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Michel v. Carpenters' District Council

JANUARY 14, 1957.




Appeal from the Circuit Court of Madison county; the Hon. QUINTEN SPIVEY, Judge, presiding. Judgment affirmed.


Rehearing denied March 1, 1957.

Henry H. Michel, Harold A. Hanlon, and Michael J. Lesko, plaintiffs, filed this suit against the Carpenters' District Council of Madison County, Illinois, and others, seeking to have set aside the sentence and punishment imposed upon them by said District Council, praying an accounting by the acting officers of the council, and for damages. The trial court sustained the defendants' motion to dismiss, refused a tendered amended complaint, and entered final judgment of dismissal, from which this appeal was perfected.

The complaint alleges that plaintiffs are members of the local union of carpenters, the international union, and of the District Council; that the council adopted a constitution at a meeting in 1952 which provided that the "next election" should be in 1956; that in the interim certain named defendants have acted as officers of the council "by usurpation"; that these purported officers charged the plaintiffs with violations of the constitution, and caused them to be tried by the District Council, where they were convicted and fined $500 each and placed on probation for 5 years, which deprives them of their rights in the union. There are also allegations that the purported officers handled the funds of the council, received and disbursed the dues, assessments, etc., in specified amounts.

The complaint is obscure in a number of respects. The only provision of the constitution set forth is the one providing that the next election of officers shall be in 1956. There is also an allegation that there is no provision for interim officers. However, there is no claim that the District Council was not duly organized in 1952, in fact it is alleged that the constitution was adopted by vote, and approved by the international union. Whether the interim acting officers are those who were the officers at the organization meeting is not shown nor is there any claim that others are the appropriate officers.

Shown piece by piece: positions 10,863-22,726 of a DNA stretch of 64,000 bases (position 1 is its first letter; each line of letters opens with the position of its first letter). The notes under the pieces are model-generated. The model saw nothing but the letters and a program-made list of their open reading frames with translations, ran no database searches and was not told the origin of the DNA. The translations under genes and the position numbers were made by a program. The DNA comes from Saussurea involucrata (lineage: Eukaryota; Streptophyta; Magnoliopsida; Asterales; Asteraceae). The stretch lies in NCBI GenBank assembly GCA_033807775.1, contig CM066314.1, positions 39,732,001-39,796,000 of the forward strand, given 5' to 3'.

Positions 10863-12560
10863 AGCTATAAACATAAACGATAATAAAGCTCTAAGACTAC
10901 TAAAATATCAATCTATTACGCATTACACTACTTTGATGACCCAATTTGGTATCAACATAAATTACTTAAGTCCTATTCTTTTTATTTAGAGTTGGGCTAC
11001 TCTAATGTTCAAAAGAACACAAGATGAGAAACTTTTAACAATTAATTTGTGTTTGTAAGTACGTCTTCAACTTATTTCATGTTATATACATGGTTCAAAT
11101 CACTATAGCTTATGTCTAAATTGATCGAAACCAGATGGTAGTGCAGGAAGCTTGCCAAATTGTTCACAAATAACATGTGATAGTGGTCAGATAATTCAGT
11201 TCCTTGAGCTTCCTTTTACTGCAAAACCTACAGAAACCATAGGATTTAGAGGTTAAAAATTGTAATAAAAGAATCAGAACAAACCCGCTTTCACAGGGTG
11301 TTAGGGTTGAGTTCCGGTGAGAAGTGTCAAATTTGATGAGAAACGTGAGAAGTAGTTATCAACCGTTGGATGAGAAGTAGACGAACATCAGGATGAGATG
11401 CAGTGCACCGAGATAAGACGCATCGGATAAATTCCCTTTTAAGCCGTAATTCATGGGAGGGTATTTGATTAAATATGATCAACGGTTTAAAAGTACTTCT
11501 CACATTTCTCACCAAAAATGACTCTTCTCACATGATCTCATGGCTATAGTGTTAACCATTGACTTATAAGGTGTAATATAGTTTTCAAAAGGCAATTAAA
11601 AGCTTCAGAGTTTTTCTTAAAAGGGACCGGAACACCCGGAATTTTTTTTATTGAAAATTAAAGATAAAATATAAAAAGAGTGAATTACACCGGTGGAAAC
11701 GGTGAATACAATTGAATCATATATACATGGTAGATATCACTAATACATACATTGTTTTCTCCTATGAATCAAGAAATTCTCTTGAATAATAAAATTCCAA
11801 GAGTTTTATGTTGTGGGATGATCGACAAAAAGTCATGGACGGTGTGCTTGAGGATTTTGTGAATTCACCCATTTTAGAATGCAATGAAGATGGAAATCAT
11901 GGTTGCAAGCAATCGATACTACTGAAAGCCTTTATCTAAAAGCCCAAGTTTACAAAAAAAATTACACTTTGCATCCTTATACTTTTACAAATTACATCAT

There is nothing to show that charges may only be preferred by duly elected officers. There is nothing to show that the District Council is not the proper forum for a trial, nor any claim of lack of notice or other defects in procedure.

So far as accounting is concerned, there is no allegation of misappropriation of funds, nor any other basis purporting to justify a court in ordering an accounting.

The motion of the defendants attacked the complaint in a number of respects. Among others is the affirmative showing under Section 48(i) of the Civil Practice Act [Ill. Rev. Stats. 1955, ch. 110, § 48 — (i)] that the suit is barred by reason of the rights of appeal within the union, which the plaintiffs did not utilize. A copy of the constitution is made a part of the motion and is not denied. It specifically designates the District Council as the forum of trial. It also provides for review on appeal to the General President, further appeal to the General Executive Board, and a final appeal to the General Convention. A further provision requires that a member use his appellate rights in the union before resort to the civil courts.

This latter provision is simply a statement of the law which would apply anyway. A member of a voluntary association necessarily agrees to the reasonable rules and regulations of the order. Bostedo v. Chicago Board of Trade, 227 Ill. 90, 81 N.E. 42. He must avail himself of the remedies provided by his association, before asking for equitable relief. Engel v. Walsh, 258 Ill. 98, 101 N.E. 222.

There are exceptional circumstances in which a court may intervene without the plaintiff having exhausted his organization's remedies. These are discussed in People v. Order of Foresters, 162 Ill. 78, in which there was some question as to the sufficiency of notice of trial, but on page 85 the court concluded the notice was sufficient, and held the party was obliged to proceed within the order. See also a discussion of these principles in Werner v. International Association of Machinists, 11 Ill. App.2d 258, 137 N.E.2d 100.

The plaintiffs in this case have failed by any apt averments to bring themselves within any of the exceptions. Therefore the trial court properly held the convictions and sentences were not subject to review by the court. The claims for damages depend upon a reversal of those convictions and sentences, hence they also fail.

The complaint contains no allegations showing any misuse of funds or other basis by which any money is due plaintiffs from the defendants by way of accounting, nor any other basis to demand an accounting, and the court properly denied this prayer.

The plaintiffs have made no attempt to attack the action of the trial court in refusing their amended complaint, nor is any assertion made that it would remedy the defects, so ...

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